Still Fighting For Women's Rights

Written by Raven Symes

In 2014, Malala Yousafzai was on her way home from school in Pakistan when the Taliban shot her in the face.

Only 15, she had been targeted for speaking out about the importance of education for girls.

Since 11 she had spoken publicly and was interviewed about the hindrance to her education by the Muslim terrorist organization. When she deepened her involvement in activism, they tried to kill her.

The oppression takes many forms in Pakistan. For instance, virginity tests are illegal but are still performed on rape victims. This seeks to place the blame upon the woman for having had intercourse. A medical organization in Pakistan is responsible for completing these exams.

Next door in Afghanistan the Taliban are no longer allowing girls to attend school. The official explanation is that it’s for temporary security reasons. The women are prohibited from working as well.

Meanwhile in Texas, we see policies fit for the Middle East. There, women’s reproductive rights are stripped away after six weeks of pregnancy. Under a new state law, abortions are illegal at six weeks when the fetus has a stable heart. Most women don’t realize they are carrying until after this period.

Our rights are being trampled. Our mothers, sisters, and the other women in our lives are victims of systemic oppression.

“We are going backward,” said Annaliese Bonacquista, FRCC U.S. women’s history professor. She has been teaching this subject for nine years.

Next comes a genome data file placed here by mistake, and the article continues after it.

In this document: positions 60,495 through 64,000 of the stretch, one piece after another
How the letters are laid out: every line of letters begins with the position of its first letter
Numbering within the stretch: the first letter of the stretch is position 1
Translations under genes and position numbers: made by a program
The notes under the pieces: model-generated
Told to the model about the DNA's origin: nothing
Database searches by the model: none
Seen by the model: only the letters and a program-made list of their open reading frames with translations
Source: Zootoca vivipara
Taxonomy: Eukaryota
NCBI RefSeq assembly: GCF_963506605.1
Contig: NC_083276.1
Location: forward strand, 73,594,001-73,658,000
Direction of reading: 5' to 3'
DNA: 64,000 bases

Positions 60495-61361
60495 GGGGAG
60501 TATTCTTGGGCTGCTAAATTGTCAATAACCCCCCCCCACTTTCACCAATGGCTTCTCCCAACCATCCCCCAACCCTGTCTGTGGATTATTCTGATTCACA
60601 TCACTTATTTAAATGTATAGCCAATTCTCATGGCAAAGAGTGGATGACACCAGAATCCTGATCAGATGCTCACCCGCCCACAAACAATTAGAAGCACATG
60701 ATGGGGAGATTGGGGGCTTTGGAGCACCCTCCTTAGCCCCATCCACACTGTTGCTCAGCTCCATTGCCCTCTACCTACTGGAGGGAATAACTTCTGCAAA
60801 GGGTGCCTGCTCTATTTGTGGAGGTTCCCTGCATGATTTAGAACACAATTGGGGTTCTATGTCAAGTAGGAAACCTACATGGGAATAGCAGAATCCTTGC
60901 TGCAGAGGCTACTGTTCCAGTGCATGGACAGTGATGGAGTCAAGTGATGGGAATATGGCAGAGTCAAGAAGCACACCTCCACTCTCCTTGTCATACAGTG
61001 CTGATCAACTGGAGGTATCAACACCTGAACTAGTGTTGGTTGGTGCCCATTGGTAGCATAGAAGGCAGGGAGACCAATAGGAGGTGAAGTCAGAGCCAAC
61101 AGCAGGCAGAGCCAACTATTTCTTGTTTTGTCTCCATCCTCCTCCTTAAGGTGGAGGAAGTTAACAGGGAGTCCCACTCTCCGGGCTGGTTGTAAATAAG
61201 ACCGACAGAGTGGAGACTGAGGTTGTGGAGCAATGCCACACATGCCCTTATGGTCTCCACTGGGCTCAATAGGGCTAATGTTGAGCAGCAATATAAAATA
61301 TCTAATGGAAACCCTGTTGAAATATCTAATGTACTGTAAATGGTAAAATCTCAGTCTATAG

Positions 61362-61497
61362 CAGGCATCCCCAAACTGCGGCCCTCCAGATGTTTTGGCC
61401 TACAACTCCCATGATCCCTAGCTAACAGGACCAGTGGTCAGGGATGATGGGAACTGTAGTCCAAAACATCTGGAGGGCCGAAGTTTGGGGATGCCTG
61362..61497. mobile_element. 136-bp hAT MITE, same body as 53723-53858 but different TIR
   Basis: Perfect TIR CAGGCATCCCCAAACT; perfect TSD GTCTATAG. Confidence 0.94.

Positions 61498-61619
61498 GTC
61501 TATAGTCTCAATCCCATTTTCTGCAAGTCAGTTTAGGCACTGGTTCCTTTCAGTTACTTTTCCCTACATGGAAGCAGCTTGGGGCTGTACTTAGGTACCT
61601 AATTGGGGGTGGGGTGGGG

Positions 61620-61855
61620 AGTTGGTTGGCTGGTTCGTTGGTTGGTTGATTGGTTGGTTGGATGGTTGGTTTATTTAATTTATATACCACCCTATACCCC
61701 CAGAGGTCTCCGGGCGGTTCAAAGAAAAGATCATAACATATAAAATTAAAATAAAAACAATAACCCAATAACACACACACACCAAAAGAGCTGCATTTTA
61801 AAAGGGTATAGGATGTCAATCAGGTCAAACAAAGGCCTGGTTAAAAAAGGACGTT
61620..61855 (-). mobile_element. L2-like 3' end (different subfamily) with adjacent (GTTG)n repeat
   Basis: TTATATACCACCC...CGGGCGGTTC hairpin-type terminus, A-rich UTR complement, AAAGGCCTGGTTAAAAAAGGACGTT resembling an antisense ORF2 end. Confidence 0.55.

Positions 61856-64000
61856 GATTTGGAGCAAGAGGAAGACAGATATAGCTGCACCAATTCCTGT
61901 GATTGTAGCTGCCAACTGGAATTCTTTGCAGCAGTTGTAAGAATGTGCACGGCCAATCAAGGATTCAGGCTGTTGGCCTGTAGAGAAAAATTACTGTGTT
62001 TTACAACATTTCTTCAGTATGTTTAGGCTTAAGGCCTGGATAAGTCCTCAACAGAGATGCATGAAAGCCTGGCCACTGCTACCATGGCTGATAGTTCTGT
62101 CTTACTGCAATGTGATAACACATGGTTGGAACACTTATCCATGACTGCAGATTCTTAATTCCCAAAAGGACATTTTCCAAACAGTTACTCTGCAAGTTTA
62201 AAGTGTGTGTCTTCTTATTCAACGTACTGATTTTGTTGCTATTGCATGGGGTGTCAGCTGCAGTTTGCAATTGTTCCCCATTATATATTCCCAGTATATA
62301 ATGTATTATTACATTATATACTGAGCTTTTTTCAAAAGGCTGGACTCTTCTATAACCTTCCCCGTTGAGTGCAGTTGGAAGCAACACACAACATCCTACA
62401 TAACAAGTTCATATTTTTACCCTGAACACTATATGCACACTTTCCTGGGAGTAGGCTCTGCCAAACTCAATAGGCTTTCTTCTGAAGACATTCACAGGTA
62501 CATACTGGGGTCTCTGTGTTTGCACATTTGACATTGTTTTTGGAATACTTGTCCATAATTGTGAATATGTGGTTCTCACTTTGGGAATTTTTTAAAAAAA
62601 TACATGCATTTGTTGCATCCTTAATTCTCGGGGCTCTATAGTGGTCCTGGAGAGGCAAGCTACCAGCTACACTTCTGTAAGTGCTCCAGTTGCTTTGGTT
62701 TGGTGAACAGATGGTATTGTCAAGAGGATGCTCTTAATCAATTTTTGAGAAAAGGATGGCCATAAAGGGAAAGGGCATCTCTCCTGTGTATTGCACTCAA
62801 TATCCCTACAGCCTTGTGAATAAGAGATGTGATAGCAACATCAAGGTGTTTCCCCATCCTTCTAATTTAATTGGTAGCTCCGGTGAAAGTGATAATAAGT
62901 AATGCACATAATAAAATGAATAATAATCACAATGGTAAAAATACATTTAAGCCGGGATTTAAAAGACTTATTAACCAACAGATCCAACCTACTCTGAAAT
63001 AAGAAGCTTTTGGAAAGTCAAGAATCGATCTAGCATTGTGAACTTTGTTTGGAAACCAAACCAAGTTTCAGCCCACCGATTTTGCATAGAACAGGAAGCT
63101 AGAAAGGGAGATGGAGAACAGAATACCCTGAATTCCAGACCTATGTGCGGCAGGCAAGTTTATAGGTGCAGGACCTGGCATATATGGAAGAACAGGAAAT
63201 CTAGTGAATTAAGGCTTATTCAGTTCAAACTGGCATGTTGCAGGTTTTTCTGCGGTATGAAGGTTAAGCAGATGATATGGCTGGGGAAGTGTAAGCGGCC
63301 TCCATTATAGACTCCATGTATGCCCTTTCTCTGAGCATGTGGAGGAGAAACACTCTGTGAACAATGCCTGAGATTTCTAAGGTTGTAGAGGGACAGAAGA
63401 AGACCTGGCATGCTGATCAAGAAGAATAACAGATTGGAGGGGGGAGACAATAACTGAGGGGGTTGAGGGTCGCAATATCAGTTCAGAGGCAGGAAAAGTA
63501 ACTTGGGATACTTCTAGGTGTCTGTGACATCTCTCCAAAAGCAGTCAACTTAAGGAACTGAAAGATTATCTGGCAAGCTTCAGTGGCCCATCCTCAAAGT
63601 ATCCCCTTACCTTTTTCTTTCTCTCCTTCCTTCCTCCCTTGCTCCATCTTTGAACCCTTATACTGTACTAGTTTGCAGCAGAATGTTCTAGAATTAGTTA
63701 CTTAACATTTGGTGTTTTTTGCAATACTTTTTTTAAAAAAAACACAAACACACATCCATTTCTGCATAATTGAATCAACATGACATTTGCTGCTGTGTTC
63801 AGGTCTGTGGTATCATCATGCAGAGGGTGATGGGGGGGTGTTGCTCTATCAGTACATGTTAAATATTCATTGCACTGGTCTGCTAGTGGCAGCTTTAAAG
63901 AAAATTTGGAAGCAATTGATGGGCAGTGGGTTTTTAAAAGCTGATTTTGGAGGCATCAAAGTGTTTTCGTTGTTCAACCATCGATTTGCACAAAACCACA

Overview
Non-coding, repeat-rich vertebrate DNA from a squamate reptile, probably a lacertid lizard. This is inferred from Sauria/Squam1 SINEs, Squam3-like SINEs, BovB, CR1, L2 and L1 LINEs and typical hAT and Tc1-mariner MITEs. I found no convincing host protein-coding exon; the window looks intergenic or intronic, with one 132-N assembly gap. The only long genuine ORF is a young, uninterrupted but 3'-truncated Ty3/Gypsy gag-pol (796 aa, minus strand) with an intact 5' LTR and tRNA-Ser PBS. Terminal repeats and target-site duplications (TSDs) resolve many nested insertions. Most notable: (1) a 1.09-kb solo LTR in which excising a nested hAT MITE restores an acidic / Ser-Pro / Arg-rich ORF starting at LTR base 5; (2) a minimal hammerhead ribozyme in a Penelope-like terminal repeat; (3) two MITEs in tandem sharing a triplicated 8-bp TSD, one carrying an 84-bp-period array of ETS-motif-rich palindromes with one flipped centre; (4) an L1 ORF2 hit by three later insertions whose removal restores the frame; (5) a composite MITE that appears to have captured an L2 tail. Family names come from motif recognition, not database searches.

When asked if our rights were improving, she answered: “No.” Health care, decisions with our bodies, and expectations are just a few examples of the inequality we are experiencing, she said.

Around the world, women are subjected to gender-based violence more than men. United Nations Secretary-General Ban Ki-moon in 2008 reported that one in three women endures to some form of abuse.

Our rights have been groped and fondled by men for decades. It is within our liberty to own our lives. In health care we do not receive the proper care after an assault. We are often denied education. If we become pregnant, our jobs can be terminated.

“We define ourselves,” Bonacquista said in speaking about empowerment. Gender boundaries are limiting the expressions of identities, she said. Stereotypes within society define who we are supposed to be. The way we dress or speak does not dictate who we are.

Our progress within political leadership is stunted. We continue to be underrepresented.

“I raise my voice,” writes Malala “not so that I can shout, but so that those without a voice can be heard. We cannot all succeed when half of us are held back.” Within our leadership religion is corrupting our governments and inflicting suffering.

Feminists have raised their voices, and we will be heard. Afghan, Pakistani, and U.S. women are fighting different battles, but we are wanting the same outcome: our freedom.

We are owed our rights for our contributions to society.

We have fought hard to get where we are. Do not submit. Make your voice heard, and fight with us.